While Aldo is occupied elsewhere, Strocchi gets a chance to visit his hometown with his new wife. Luck would have it that he finds the body of a missing officer, Cerci, and thus has the chance of a lifetime – he has to find out who killed him in order to earn the position of an officer instead of a constable. The odds are against him as there is no evidence, no witnesses of what happened, while there are plenty of people with a motivation. Cerci was an even bigger bastard than Galeri, and that’s saying something. But Strocchi is young and ambitious, full of ideals and so he throws himself at the investigation. Little does he know about the consequences he has to face at the end.

Both of these investigations are fun to follow for different reasons – in one case we already know who is the culprit and as the truth is getting nearer, one can’t help but keep hoping it’s not going to end up having a disastrous outcome. It’s interesting to find yourself rooting for someone not to get caught, and yet… For me, in that plotline were a shitton of tension and anticipation and so many emotions. In the other case, we don’t know the culprit, but we have a select number of suspects. And the excitement comes from the possibility of whether Aldo will be able to unearth all the secrets – and there are secrets aplenty. Who would have thought convents are such interesting places? Bishop waves the threads masterfully, and it’s not until almost the end that we figure out who is responsible. I love it when a mystery novel keeps me guessing until the end. I just wish he picked some different names for the novices, because sometimes it was hard to keep all the Marias straight in my head.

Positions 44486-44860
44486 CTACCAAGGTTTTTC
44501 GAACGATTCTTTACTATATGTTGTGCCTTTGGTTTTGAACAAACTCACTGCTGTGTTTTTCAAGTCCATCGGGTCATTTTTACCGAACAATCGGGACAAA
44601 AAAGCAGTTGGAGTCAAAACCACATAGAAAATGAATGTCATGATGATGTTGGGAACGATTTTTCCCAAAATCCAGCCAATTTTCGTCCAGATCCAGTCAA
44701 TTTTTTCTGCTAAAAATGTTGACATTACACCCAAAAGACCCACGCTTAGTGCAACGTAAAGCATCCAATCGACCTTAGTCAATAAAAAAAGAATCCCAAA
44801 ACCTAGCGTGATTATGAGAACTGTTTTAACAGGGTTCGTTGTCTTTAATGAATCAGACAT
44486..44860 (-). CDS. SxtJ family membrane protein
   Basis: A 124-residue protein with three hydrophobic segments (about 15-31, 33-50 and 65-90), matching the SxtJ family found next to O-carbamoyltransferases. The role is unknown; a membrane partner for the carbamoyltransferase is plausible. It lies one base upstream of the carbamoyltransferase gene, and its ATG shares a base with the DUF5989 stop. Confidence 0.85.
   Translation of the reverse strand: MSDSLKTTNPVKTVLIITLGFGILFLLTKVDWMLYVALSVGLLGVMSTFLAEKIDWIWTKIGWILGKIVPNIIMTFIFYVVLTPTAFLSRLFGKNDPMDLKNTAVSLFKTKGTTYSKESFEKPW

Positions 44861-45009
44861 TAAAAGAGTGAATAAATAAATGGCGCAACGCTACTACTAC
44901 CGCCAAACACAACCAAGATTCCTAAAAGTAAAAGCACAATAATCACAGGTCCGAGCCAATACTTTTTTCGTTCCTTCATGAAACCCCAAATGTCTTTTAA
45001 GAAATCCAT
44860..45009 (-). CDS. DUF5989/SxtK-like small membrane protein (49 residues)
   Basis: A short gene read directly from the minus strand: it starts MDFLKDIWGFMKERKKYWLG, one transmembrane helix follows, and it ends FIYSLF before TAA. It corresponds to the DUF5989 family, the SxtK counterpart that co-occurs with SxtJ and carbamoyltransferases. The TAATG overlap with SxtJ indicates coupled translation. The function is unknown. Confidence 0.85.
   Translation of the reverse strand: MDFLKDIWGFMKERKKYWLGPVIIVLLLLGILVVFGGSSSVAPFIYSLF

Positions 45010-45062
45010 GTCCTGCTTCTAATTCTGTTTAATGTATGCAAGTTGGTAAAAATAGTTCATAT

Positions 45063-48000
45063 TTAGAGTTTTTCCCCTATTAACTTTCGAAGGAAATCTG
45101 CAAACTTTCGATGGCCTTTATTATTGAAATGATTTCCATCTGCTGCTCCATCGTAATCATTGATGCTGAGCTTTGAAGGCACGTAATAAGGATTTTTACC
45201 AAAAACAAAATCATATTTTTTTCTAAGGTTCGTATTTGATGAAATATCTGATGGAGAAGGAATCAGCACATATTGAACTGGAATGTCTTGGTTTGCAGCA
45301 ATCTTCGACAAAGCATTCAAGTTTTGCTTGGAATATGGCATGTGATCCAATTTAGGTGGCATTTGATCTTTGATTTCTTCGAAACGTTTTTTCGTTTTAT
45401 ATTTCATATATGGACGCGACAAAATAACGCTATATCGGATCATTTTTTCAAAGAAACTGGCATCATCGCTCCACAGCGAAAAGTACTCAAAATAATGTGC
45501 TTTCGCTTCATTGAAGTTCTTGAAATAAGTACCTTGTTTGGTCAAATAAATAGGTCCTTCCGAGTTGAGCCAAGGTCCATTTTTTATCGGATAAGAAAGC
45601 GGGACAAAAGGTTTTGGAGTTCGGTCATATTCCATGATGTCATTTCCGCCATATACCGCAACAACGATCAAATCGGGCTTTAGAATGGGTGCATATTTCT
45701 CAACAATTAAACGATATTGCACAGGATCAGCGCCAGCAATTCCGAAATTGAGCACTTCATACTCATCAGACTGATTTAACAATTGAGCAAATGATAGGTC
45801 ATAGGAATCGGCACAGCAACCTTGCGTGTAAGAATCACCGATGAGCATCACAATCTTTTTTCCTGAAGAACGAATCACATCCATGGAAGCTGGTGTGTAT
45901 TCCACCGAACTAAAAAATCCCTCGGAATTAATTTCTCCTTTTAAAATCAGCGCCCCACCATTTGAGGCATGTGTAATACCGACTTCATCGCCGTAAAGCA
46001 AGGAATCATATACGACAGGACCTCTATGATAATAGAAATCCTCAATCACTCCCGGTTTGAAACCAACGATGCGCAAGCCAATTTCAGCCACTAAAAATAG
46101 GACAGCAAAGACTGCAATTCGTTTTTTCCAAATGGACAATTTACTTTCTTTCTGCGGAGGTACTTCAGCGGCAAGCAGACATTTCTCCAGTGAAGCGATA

My only complaint about The Darkest Sin is that I would love to see a bit more character-building in the works. Like, I get both Aldo and Strocchi’s personalities and I like them, but both of their respective relationships happen mostly off-screen. And/or way too fast. I really would have liked to explore those more in-depth. I think it would have added more to their characters and would be easier to connect with them. Again, I like these characters, but as of yet, I’m not super connected to them emotionally. But since I enjoy all other aspects of the books, I’m not complaining much.

The Darkest Sin keeps the Cesare Aldo series going strong. As we follow the characters, the tension keeps growing and the stakes are getting ever higher. As Bishop explores different mystery tropes and fits them into 16th century Florence, I keep falling more and more in love with this series. I can’t wait to see where the next book will take Aldo and us, the readers.

Our Judgement
Praise Their Name - 5 crowns